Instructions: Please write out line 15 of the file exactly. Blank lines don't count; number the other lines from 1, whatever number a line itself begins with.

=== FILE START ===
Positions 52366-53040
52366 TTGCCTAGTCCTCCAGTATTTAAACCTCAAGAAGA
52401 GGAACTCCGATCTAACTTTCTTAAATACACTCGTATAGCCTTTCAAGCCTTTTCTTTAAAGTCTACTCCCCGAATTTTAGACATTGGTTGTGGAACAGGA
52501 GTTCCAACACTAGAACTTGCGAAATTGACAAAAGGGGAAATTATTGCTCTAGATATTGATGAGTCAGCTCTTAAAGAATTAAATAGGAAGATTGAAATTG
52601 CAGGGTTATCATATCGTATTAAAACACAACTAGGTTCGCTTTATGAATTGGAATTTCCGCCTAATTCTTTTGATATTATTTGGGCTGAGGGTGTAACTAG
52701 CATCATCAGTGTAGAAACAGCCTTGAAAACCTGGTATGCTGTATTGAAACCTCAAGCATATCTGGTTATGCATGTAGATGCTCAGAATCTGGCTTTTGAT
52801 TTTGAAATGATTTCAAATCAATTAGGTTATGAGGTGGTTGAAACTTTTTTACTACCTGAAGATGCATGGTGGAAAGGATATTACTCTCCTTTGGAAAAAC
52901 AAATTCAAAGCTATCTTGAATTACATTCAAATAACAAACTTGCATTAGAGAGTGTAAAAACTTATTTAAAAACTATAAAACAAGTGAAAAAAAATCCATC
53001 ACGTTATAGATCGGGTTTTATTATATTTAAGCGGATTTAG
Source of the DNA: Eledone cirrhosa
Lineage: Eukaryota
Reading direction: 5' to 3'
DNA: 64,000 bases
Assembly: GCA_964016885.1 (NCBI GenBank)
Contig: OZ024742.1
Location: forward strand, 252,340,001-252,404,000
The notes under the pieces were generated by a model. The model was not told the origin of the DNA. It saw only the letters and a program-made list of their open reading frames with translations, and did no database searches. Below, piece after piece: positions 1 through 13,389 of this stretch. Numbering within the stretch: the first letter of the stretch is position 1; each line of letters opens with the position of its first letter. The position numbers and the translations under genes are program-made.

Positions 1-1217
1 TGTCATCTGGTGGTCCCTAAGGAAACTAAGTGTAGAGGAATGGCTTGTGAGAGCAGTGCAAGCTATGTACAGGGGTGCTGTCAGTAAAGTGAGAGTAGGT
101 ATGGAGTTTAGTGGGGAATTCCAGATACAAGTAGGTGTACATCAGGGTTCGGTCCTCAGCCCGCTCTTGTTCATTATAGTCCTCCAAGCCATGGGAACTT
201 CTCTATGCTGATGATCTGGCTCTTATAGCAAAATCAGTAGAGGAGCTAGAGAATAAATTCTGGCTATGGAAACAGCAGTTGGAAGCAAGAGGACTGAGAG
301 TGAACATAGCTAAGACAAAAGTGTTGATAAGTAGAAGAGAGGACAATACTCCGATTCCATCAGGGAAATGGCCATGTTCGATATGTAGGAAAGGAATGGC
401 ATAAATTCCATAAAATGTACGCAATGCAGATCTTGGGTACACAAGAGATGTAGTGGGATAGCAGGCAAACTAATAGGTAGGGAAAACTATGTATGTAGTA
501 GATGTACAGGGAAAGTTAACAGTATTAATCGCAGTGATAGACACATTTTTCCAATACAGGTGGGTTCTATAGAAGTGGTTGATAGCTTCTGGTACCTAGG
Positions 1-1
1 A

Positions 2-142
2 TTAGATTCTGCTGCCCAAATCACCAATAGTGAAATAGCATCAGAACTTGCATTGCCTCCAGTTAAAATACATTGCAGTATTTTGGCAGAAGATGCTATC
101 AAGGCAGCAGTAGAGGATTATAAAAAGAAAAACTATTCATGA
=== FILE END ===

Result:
Contig: OZ024742.1